Ivyland quickly became the place to go after meetings on a Friday or Saturday night. I’ll never forget the first time we had a houseful of addicts on a Saturday night, a “clean party” that went on into the wee hours of the morning, with lots of music, dancing, and general mayhem and good times.

The little farmhouse in Ivyalnd

Addicts in the Tree

Our landlords, who lived in the larger house right next door to the little farmhouse, were none too thrilled about all the noise and commotion. I was called on the carpet by Mrs. Conant, a nurse, the next day about the “crazy kids up in our tree at 2:00 in the morning”. She was certain there must have been underage drinking and drug use involved, something she did not approve of, and thought I should know better about such things.

Embarrassed, I explained to her who we were, and what we were about. She immediately backed off and said, “We fully support what you are doing — just try to keep the addicts out of the trees, okay? This will be your only warning about that. Next time, you’re out.” We never had any more addicts in the trees after that! I know, because I always checked the trees after that, whenever we had a houseful of addicts.

I did a lot of checking because, over the next several years, that house was always filled with addicts. I wasn’t being all spiritual when I walked out front and gazed up into the trees!

N.A. Lit, Bristol Lit, and Philly Lit

George and I got heavily involved in the N.A. Literature work following the First East Coast Convention. We had a number of mini-literature conferences in Ivyland, weekend long sessions of intense work on the Basic Text and other literature projects. By then, we were also helping out a group of addicts in Northeast Philly who wanted to work on the literature.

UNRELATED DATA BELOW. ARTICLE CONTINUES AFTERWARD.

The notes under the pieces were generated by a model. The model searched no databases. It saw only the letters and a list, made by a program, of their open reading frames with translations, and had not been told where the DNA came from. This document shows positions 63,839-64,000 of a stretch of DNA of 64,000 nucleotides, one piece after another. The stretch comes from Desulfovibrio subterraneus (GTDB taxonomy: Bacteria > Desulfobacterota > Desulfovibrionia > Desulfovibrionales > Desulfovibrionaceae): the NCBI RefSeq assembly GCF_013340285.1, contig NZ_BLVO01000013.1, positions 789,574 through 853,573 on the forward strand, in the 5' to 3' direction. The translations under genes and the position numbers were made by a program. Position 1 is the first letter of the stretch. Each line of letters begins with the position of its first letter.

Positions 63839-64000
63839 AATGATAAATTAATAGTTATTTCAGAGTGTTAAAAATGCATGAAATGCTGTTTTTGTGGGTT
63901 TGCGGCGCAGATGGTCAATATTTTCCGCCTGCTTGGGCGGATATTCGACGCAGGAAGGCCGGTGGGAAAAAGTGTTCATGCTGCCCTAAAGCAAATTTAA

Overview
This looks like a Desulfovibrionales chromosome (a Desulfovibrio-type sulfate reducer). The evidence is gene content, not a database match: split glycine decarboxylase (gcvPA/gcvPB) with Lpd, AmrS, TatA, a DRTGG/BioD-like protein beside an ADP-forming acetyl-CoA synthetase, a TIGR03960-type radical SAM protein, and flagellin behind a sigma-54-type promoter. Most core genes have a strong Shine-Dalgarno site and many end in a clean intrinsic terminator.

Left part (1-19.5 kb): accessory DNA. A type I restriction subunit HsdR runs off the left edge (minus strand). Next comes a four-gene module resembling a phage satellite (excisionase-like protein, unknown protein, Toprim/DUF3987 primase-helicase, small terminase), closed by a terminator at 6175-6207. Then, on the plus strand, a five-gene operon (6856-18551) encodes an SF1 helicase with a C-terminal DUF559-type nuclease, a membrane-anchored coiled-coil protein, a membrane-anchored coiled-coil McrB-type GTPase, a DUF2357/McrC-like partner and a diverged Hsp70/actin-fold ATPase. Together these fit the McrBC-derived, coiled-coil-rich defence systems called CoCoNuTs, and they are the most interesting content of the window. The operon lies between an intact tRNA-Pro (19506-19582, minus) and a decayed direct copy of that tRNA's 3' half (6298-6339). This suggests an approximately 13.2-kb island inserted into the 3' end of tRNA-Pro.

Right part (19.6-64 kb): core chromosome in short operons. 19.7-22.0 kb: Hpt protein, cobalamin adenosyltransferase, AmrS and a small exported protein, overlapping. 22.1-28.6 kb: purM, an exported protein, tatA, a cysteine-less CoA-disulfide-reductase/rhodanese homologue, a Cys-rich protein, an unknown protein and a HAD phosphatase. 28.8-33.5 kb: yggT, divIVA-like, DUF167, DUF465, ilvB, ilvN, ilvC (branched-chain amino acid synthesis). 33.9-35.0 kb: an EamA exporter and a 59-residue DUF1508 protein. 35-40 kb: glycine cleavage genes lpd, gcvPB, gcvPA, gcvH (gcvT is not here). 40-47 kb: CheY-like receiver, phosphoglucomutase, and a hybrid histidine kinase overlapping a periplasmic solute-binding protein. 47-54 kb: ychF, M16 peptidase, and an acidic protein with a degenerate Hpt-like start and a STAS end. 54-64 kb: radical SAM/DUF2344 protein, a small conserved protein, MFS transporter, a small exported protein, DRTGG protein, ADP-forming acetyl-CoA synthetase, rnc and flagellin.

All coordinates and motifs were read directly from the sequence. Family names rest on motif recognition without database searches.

In Bucks County, we had the Bristol Literature Committee, or Bristol Lit, while in Philly they had the Philadelphia Literature Committee, or Philly Lit. George chaired both committees, employing the skills he’d learned at the World Literature Conferences he’d already been to.

We started up a Friday midnight meeting up the road in Doylestown at Pebble Hill Church, a Unitarian Universalist church. Billy A. from Allentown used to always come down for that meeting, then George would go up to Allentown with Billy for a Saturday morning meeting up there.

The Rainbow Connection


The addicts we’d met from down in Georgia had this great newsletter, the Rainbow Connection, that they encouraged us to submit articles to. Right before I got clean, I had rediscovered my writing, and just had words pouring out of me that needed a place to go. I sent a lot of poems and articles about recovery down to Georgia, and would be excited to find them in the next issue of the “connection”. Others in the group were experiencing the same thrill, and it was putting Bristol Lit on the N.A. map. We were proud of what we were doing.

A Message of Recovery — Issue 4 of the Clean Sheet

Clean Sheet